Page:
Last updated on May 5th, 2021 at 01:30 pm
Back to School season is filled with routines most parents and their children are familiar with. Families pour over the class syllabus, attend school orientations and curriculum nights in preparation for the new school year. What exciting courses will their kids be taking? Who are their teachers? What options and services are available to ensure that the student succeeds? All this information, and more, is conveyed clearly to students and their parents before and during the start of the school year.
However, there are many other families who require such information to be translated from English into their native language. For limited English proficient (LEP) students, education translation services are the key that opens their door to academic success and enables their parents to be an active and informed participant in their child’s progress.
The U.S Department of Education Office for Civil Rights indicates, “Schools must communicate information to limited English proficient parents in a language they can understand about any program, service, or activity that is called to the attention of parents who are proficient in English.”
Such information may come in the form of:
Not translating education documents may result in missed opportunities for students. For instance, a student whose parents are native Greek speakers missed out on a scholarship due to the fact that her acceptance letter was in English. Not knowing what the letter said, her parents set it aside instead of delivering it directly to their child.
The goal of translating these documents is to not only make information accessible to parents, but to assist them in understanding the nature and purpose of the academic services offered. Just like language, education systems vary for each culture. The concept of remedial education programs, for instance, might be completely new to a parent from outside the U.S. Without a proper explanation in the parent’s language as to what the remedial program does for their child, the parent may feel overwhelmed or develop a negative impression of the program. They may think- “Why is this school treating my child differently from other students?”
Alternatively, by providing professional translations that explain all the services available for their child, parents will be able to understand how certain programs can help their child. They’ll also be more willing to work with the school in developing the child’s academic growth.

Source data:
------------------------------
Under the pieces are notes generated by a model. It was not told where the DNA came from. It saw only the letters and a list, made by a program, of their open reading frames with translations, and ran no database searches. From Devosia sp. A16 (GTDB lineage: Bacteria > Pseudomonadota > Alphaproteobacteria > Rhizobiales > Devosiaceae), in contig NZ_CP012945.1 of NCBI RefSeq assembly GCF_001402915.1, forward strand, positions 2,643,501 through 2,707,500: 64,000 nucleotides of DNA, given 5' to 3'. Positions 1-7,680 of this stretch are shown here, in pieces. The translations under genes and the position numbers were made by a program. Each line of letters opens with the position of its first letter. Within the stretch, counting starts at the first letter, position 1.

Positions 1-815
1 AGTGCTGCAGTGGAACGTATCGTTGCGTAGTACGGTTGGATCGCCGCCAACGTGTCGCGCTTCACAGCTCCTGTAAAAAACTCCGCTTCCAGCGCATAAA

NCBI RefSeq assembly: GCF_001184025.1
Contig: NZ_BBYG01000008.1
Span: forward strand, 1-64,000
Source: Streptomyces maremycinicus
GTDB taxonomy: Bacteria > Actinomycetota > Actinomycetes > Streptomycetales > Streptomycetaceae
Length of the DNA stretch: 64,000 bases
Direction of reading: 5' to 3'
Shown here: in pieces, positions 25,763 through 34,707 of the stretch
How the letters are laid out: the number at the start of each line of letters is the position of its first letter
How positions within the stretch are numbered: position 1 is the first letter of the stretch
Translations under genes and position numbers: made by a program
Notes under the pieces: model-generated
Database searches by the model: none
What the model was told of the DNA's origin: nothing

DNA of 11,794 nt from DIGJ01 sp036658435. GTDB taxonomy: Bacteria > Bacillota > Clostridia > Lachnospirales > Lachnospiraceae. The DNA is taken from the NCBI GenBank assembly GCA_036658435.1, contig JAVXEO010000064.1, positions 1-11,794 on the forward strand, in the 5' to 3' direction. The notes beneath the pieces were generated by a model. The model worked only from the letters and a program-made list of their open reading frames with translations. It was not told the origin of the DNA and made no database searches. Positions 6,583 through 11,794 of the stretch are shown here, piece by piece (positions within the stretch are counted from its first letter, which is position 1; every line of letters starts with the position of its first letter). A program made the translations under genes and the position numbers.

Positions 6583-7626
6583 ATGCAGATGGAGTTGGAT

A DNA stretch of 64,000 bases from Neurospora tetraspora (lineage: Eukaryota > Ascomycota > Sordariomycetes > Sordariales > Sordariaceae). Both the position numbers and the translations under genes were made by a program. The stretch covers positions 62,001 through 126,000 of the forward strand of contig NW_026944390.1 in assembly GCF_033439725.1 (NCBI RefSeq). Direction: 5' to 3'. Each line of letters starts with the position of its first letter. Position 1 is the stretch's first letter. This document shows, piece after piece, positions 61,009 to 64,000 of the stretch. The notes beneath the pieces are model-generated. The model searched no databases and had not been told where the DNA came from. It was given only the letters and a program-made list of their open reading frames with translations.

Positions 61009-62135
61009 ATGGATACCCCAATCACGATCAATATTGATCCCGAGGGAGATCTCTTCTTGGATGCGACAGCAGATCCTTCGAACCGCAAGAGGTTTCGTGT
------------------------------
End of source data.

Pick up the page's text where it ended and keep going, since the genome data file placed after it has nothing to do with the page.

The School is responsible for honoring a parent’s request for language assistance, whether it’s in the form of language interpretation in a parent-teacher meeting or written translation of documents.
In setting up an interpretation session or translation assignment, the School must also ensure that those services are sourced from “appropriate and competent” individuals. Professional educational interpreters and translation agencies are best relied upon for such services.
The same applies for written translations of school documents. For such services, it is best to enlist a professional translator who is both experienced in translating educational material and a native speaker of the parent’s language.
While it is tempting for parents to select a bilingual friend or family member to interpret a teacher’s comment, or translate a report card- the result of doing so will more than likely result in meanings being lost and at worst- a complete misinterpretation.
Hazards of misinterpretation may even discourage a parent from actively participating in parent-teacher events. Back when I was an ESL student in elementary school, my father was the designated ‘interpreter’ during parent-teacher conferences. Not having the experience of a professional interpreter, he was unsuccessful in conveying my teachers’ comments to my mother. Overwhelmed by the struggle to understand both my father and my teachers, she eventually chose to involve herself in my academic progress from home but felt isolated from the school community where plenty of English-speaking parents participated in all types of student activities.
A Professional Interpreter, who is both experienced in a classroom setting and a native speaker of the language spoken by the parent, opens up a clear channel of communication between the parent and teacher. As a result, parents will want to be a part of the parent-teacher team that is crucial to the success and motivation of the student.
A reported 4.5 million students were identified as English language learners (ELL) during the school year of 2013 to 2014. Of those students, nearly 3.8 million spoke Spanish as their home language. The next most commonly spoken home languages of ELL were Chinese (108,000 students) and Arabic (109,000 students).
These statistics mark an increase in the share of ELL students in public schools from the 2003-2004 school year. In fact, all but 14 states experienced this increase within its school districts. If this pattern continues, especially due to immigration, translations of academic documents will increase in its necessity- at the very least, faculty members who’ve never seriously considered using a professional language translation service must start preparing their budgets for such resources.
All children have a right to quality education, and having the support of their parents and guardians is a big part of their success. School faculty and administration can play a tremendous part by setting forth a plan and budget for translation services that make school documents accessible to parents who speak a native language other than English.